2. The Return of the NLRB – Any discussion of the last eight years certainly must discuss the NLRB under the Obama Presidency.  There are those who complain about the political nature of the agency, but it’s always been a creature of various Presidential administrations.  But what we’ve seen over the last few years in particular is use of cases and regulations to chart new ground (or reverse older ground) in elections, workplace communications, and, last month, joint employer status. As such, we’ve seen union membership increase in several states, like Connecticut.  Make no mistake: On this day after Labor Day, unions and labor law have received a big old proverbial shot in the arm the last several years.  The election in 2016 will be a pivotal year in determining whether this changes continue.

3. The Battle Over Disabilities – True, there are plenty of other noticeable changes since 2007, but one that barely gets mentioned is the Americans with Disabilities Act Amendments Act.  It was one of the last employment law bills signed by President Bush and became effective January 1, 2009.  The Act changed the debate on litigation involving employees with disabilities. Instead, the Act said that courts should interpret the act to provide the coverage to individuals “to the maximum extent permitted.”  For example, previously, courts and employers had to determine a person’s disability including any mitigating measures that the individual had such as prosthetics, medications or hearing aids. Now, employers and courts must ignore those measures.   As a result, ADA cases have moved from “threshold” issues (whether the person has a disability) to “liability” issues (whether the person was actually discriminated against).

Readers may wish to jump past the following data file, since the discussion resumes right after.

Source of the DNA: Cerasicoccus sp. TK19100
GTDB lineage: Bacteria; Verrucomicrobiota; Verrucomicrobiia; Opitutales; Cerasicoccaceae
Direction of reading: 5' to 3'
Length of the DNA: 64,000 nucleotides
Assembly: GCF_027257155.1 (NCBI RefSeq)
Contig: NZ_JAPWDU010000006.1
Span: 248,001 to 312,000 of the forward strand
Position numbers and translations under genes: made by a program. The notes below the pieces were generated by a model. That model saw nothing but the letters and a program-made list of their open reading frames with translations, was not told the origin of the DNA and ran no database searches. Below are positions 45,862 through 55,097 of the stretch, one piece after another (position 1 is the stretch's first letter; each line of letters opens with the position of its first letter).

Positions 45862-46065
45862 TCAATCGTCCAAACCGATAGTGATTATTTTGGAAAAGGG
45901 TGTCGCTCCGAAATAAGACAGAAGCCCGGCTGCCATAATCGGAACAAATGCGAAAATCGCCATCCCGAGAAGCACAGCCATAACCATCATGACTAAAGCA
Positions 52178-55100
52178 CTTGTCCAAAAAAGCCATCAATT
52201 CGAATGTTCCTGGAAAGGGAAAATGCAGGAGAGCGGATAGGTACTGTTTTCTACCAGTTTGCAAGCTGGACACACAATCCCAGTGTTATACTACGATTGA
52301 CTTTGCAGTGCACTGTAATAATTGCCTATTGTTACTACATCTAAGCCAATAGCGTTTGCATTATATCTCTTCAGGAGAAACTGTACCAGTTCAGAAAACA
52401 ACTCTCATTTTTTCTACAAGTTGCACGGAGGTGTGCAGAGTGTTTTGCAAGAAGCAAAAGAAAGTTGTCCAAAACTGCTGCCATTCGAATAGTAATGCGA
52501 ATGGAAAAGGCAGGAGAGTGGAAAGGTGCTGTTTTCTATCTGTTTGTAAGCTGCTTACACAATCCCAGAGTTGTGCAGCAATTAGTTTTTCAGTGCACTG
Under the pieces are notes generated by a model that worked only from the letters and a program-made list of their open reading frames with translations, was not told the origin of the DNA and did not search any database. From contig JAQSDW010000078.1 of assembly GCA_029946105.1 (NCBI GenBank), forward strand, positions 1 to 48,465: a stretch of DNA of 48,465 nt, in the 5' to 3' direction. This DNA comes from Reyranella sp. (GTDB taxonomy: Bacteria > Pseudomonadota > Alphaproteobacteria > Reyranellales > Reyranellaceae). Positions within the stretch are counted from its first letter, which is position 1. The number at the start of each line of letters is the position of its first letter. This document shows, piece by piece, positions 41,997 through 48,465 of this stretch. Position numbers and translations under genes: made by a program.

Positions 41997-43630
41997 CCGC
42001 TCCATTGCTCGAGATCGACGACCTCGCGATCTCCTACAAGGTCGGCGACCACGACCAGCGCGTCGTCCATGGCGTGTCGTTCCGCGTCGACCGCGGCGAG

While EEOC disability charges increased markedly from 2008 to 2010 – that probably had more to do with the economy than anything else. Claims have levelled off since then and have even dropped from their peak in 2012.